To further the procrastination, here is a meme that I picked up from Gareth
*Wordpad or Notepad?
Neither. I'm also a Mac User.
*What is your mother's father's middle name?
Robertson. One more identity verification question lost to the public domain.
*How long does it take you to pee?
As long as it takes.
*How did your parents meet?
Bridge party (Hmm, and they wonder why I am a gamer).
*What's your favorite kind of yogurt?
None really. Something with fruit if I have to answer.
*Favorite Disney movie? Bedknobs & Broomsticks
, I suppose. Not something I spend a lot of bandwidth on.
*When's your favorite author's birthday?
Even if I could decide on a favorite author, this would require research.
*How many cousins do you have?
3. Amazingly, we are all now here in Austin after having been scattered all of the country for the last two decades and scattered between Austin and Southeast Texas before that.
*Do you know how to use chop sticks?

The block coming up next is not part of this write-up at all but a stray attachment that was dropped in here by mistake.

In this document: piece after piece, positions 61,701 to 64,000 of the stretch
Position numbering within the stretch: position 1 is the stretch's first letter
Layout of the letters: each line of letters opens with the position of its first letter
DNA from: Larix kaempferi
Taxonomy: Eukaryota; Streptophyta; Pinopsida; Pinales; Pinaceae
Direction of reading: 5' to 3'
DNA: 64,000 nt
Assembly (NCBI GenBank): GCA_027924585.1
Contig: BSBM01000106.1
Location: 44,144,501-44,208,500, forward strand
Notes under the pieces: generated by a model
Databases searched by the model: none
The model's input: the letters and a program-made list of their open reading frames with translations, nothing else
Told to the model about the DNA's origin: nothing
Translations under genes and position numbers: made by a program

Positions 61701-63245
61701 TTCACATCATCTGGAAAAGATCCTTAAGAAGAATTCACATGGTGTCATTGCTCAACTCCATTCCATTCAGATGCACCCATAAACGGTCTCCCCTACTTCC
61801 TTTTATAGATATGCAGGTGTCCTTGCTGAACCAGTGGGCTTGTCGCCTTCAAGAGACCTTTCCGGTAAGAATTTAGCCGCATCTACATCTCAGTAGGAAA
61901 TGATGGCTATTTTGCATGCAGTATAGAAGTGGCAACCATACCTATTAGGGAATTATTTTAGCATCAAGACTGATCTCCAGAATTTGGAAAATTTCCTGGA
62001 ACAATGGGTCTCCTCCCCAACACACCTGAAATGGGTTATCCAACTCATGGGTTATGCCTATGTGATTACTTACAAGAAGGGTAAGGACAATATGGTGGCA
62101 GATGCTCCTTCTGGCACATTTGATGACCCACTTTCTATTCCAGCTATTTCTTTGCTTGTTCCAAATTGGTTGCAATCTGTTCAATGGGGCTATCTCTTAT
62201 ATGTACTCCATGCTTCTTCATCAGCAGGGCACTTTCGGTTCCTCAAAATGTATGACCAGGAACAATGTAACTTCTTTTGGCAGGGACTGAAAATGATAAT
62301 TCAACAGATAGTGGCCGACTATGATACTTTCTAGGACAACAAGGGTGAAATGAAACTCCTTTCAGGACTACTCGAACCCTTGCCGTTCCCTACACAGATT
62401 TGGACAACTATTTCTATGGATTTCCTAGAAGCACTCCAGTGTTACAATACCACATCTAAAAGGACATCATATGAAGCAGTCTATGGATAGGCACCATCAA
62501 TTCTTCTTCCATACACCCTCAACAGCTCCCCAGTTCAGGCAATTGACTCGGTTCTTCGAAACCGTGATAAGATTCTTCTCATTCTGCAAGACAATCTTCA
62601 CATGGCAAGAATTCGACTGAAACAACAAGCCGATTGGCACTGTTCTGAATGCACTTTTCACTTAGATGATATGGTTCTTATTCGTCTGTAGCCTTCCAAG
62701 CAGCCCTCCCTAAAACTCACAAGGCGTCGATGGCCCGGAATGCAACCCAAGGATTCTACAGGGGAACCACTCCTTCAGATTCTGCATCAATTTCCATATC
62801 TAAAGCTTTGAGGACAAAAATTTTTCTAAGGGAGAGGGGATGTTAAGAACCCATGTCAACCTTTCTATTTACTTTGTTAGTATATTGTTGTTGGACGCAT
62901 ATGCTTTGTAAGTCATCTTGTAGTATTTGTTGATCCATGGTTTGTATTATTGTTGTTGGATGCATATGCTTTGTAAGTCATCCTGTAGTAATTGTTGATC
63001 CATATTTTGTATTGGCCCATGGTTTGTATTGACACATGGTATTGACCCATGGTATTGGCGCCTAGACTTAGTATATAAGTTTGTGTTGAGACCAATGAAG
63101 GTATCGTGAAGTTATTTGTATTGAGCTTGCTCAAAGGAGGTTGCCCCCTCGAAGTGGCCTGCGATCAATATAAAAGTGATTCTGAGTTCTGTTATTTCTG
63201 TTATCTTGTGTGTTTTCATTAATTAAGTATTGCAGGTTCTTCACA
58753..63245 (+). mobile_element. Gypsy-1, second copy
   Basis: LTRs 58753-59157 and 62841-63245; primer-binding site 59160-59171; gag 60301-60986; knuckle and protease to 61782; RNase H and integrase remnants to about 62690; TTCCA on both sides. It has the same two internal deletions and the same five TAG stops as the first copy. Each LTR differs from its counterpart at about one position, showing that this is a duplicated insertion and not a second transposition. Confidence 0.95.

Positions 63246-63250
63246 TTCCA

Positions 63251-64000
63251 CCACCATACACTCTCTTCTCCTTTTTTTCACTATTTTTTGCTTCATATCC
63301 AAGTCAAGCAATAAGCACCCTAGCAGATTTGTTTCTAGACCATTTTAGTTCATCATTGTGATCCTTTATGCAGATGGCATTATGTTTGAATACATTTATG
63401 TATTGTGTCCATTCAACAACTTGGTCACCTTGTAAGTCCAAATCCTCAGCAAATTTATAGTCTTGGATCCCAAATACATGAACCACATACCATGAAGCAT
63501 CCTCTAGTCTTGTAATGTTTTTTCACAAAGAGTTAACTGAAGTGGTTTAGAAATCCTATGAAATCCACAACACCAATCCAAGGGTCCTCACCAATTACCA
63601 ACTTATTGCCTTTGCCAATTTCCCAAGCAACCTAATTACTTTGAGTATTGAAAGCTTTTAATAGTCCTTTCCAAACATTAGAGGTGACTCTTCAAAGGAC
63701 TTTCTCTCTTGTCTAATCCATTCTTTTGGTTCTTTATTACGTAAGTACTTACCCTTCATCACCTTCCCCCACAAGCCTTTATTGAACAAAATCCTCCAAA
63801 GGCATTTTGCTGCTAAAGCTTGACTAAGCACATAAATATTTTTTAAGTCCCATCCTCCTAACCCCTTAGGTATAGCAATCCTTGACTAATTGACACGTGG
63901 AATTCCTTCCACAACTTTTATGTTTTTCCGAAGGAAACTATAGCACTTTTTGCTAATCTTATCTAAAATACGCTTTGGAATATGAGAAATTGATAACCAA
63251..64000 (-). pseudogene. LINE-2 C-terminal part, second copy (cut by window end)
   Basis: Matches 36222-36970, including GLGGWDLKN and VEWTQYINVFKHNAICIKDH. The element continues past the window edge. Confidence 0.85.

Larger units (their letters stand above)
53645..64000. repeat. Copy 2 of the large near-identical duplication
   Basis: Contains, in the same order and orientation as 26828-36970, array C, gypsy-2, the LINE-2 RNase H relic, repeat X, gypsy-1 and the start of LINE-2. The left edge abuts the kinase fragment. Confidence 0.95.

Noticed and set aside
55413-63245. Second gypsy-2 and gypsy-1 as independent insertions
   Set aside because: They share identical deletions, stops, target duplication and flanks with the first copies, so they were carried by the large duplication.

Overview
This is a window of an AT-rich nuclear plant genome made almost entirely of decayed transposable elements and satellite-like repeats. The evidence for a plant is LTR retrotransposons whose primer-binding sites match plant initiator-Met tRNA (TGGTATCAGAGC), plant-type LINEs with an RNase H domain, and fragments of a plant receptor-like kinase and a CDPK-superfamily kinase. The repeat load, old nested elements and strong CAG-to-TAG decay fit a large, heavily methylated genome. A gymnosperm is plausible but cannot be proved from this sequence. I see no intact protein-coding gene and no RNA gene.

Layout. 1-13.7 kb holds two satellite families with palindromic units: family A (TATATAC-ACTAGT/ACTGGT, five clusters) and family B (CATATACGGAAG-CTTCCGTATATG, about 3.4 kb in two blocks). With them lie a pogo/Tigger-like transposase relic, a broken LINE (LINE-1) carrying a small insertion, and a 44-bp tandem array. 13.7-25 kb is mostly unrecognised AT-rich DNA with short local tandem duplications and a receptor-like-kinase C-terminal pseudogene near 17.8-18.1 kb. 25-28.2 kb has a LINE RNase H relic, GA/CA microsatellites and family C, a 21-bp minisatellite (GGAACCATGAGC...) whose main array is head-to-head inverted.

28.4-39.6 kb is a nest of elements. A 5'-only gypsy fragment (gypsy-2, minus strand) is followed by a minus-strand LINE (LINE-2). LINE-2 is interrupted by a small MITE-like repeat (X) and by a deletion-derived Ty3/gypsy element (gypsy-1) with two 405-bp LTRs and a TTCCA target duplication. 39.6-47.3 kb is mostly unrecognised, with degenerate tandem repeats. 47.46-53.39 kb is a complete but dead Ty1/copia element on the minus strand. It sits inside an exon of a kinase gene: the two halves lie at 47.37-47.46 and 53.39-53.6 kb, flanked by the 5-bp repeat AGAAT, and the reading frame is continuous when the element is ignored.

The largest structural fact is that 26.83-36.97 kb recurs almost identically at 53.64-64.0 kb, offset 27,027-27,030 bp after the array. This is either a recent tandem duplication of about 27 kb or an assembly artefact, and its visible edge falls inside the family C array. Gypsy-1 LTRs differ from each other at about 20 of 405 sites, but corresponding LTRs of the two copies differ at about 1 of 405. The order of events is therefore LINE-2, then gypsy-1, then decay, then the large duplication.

Of course. I was pretty good even before I went to Japan.
*Favorite kind of bread?
I’ll be a loyal regionalist and go with corn bread.
*What song do you have set as your ringtone?
*Pancakes or waffles?
Pancakes, but I’m not particularly keen on either.
*What were you for Halloween when you were 7?
The headless horseman.
*What's your favorite baseball team?
(1) Yankees, (2) Giants (my cap got me some strange looks in NYC, and (3) Astros.
*Did you watch the summer olympics this year?
Some. A bit of the opening ceremonies, the marathon, some other events. I followed them closely in the paper.
*What do you think a 'Mip Mep' is?
An attempt to elicit a wild ass guess.
*What picture is your current wallpaper?
*What program do you use to listen to music?
*Do you prefer carbonated or flat beverages?
I favor free love of both carbonated and flat beverages.
*What's your favorite kind of accent?
*Name a country that starts with D?
*What's your opinion on Ken Jennings?
I'm amazed that he is still up there. I wonder what his boss thinks.
*What's the funniest thing that happened to you at a Panda Express?
Never been to a Panda Express.
*Name 3 movies that made you cry?